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Istanbul Tourism And Travel Guide
14.8° C / 58.6° F
April to September
5 to 7 Days
Ataturk International Airport
Haydarpasa Railway Station
The land of Turks, the erstwhile empire of the Ottoman, the hub of spices and textiles, Istanbul is a unique mix of culture, history and progress. What is peculiar about this city, is that despite being a majorly Islam-dominated land, it does not force its way of life on others. Tourists here are, contrary to other middle-eastern Islamic cities, free to dress as they like. The locals too have embraced western customs and food and dresses with open arms, confining to their own traditions in their hearts. That is why Istanbul is what ‘East meets West’ means. Tourism in Istanbul is meant to be a whirlwind romance with all of the above and more. Read this travel guide to explore Istanbul through our lens and plan your next holiday with its help.
How to Reach
Istanbul is not the contemporary capital of Turkey, and yet it holds all the might of one. When you wish to fly to the country, you are welcomed at the International airport of Istanbul more often that not. There are other ways to get here as well.
Direct flights ply from Delhi and Mumbai to Ataturk International Airport (Istanbul). Connecting flights from Bangalore and Chennai are also available. Airlines that operate on these routes are Turkish Airlines, Air India, Etihad and Oman Air.
You can drive into Istanbul from Asia. You can take the road from India to Pakistan and then onwards to Tehran. Or you are welcome to cross the borders into Turkey from Greece, Romania or Bulgaria. India to Turkey is a 12-day long road journey and not recommended for everyone as it is full of hassle.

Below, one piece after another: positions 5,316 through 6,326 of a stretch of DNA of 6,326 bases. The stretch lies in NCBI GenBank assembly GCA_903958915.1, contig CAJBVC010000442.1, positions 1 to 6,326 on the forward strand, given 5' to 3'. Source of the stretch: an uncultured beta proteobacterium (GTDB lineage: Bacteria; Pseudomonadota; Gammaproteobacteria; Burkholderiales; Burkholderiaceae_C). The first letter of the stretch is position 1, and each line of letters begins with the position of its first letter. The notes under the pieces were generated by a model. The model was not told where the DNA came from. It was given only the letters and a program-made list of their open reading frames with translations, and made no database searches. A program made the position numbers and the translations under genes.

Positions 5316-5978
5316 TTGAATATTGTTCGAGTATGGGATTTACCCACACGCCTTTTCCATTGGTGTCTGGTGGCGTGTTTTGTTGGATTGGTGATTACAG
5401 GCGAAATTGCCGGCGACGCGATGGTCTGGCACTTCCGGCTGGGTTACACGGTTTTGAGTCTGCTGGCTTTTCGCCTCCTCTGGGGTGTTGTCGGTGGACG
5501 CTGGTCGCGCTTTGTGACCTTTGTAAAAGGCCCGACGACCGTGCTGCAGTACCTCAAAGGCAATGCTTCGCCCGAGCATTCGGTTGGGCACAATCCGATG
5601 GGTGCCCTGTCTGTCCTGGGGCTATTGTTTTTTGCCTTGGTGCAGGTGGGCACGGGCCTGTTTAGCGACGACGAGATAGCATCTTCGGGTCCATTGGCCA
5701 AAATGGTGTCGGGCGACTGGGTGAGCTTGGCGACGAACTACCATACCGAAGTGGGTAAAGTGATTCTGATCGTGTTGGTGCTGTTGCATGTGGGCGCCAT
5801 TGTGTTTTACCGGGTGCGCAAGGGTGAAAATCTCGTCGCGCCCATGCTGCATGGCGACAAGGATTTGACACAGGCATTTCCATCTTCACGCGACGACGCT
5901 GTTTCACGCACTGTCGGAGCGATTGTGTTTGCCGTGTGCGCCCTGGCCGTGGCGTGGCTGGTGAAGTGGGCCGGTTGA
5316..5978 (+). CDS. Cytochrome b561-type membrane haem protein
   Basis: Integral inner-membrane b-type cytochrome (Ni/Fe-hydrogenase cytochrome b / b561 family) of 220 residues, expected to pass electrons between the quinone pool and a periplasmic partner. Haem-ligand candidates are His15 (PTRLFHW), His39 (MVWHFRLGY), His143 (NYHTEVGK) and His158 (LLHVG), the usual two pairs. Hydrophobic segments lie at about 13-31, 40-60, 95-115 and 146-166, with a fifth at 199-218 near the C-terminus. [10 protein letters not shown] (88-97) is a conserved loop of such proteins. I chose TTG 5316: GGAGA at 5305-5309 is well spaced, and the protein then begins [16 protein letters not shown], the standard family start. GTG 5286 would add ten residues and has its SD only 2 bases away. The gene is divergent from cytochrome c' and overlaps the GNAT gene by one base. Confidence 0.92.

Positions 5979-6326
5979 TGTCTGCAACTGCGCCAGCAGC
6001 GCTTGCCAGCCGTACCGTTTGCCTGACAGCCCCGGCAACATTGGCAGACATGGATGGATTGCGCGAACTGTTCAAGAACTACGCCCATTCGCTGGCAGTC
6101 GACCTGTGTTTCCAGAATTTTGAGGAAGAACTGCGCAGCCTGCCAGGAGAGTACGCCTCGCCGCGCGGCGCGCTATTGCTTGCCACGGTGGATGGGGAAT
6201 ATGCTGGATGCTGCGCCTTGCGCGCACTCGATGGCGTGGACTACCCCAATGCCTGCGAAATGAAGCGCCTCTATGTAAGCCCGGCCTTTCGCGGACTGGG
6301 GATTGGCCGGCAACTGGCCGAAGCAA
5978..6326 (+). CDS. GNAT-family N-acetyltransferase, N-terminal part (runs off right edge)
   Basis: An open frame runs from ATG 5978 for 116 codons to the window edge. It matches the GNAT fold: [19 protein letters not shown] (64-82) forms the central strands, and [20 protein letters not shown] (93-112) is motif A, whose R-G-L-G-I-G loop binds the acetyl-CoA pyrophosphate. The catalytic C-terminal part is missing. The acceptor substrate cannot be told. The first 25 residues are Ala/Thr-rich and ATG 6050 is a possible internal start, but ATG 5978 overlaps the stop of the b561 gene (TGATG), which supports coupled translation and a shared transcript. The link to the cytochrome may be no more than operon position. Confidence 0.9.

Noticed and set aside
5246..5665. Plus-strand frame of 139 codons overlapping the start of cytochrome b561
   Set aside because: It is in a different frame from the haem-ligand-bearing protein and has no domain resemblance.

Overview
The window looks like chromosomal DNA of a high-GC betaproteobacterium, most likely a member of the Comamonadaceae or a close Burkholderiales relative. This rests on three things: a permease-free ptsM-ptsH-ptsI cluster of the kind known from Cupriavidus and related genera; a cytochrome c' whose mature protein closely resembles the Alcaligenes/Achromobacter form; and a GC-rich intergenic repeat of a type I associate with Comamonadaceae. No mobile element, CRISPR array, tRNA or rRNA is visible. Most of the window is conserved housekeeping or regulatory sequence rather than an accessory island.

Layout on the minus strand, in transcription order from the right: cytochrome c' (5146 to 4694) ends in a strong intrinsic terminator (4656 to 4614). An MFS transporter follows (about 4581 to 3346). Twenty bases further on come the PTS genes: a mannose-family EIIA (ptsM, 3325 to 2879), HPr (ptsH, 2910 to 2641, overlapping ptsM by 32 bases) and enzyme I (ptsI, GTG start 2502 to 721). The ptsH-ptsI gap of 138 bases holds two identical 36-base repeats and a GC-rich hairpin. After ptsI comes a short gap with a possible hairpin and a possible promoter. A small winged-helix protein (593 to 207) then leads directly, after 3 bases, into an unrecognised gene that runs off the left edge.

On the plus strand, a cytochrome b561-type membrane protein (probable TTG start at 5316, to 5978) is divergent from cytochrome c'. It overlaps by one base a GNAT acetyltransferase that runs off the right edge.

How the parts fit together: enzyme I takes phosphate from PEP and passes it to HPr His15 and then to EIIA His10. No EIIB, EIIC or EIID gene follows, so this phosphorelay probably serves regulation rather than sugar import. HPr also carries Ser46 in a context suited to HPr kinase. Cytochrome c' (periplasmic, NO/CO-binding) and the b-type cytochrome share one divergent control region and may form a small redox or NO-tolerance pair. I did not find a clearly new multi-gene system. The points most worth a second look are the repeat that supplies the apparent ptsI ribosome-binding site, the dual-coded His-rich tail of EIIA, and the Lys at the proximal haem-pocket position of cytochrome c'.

You can take a train to Istanbul from any of the big cities of Istanbul like Ankara, Antalya or Izmir. Trains from European countries also come to Istanbul. The city also boasts of subway trains for internal commute. There is a high speed train from Istanbul to Ankara as well.
Most Mediterranean cruise ships have Istanbul as a grand stop. They dock in the Karakoy Port and tourists get a day or two for exploration of the city. You can also reach Istanbul by ferrying across the Bosphorus from the Asian side of Istanbul.
Getting Around in Istanbul:
In the big city of Istanbul, you can get around by hailing yellow-coloured cabs, dialling up for taxis or booking a car for all your transportation. Local public transport include subways, buses and trams (in some areas like Taksim square).
Weather and Best Time to Visit
Turkey sees a freezing winter and a sultry summer. Yet, the best time to visit it falls in summer, spring and autumn.
Spring (March to May):
The Tulips bloom all around Istanbul and chill dissipates to tingly warmth. With temperature range of 18-27°C, Istanbul sees longer days through March, April and May. The dry weather, coupled with pleasantness and blooming season makes Istanbul a tourists’ paradise in Spring. Since this is the shoulder season, some discounts can be expected.
Summer (June to September):
Summer marks the peak of the tourist season in Istanbul. The months from June to September are also some of the most bright long sunny days that bring the locals out and about in all their glory. There is shopping, there are feasts, there are hamams and strolls by the sea to soak in as much sun as possible. Sometimes the temperatures do touch the 40 mark but are bearable.
Autumn (October to November):
Autumn brings chill back to Istanbul, making a quiet transition to winter. In the months of October and November, the temperatures again drop to almost 15°C lows at night, leaves and trees dry, and tourists thin away. This is a great time for discounts and deals as you get to explore Turkey at your leisure and at lower prices.
Winter (December to February):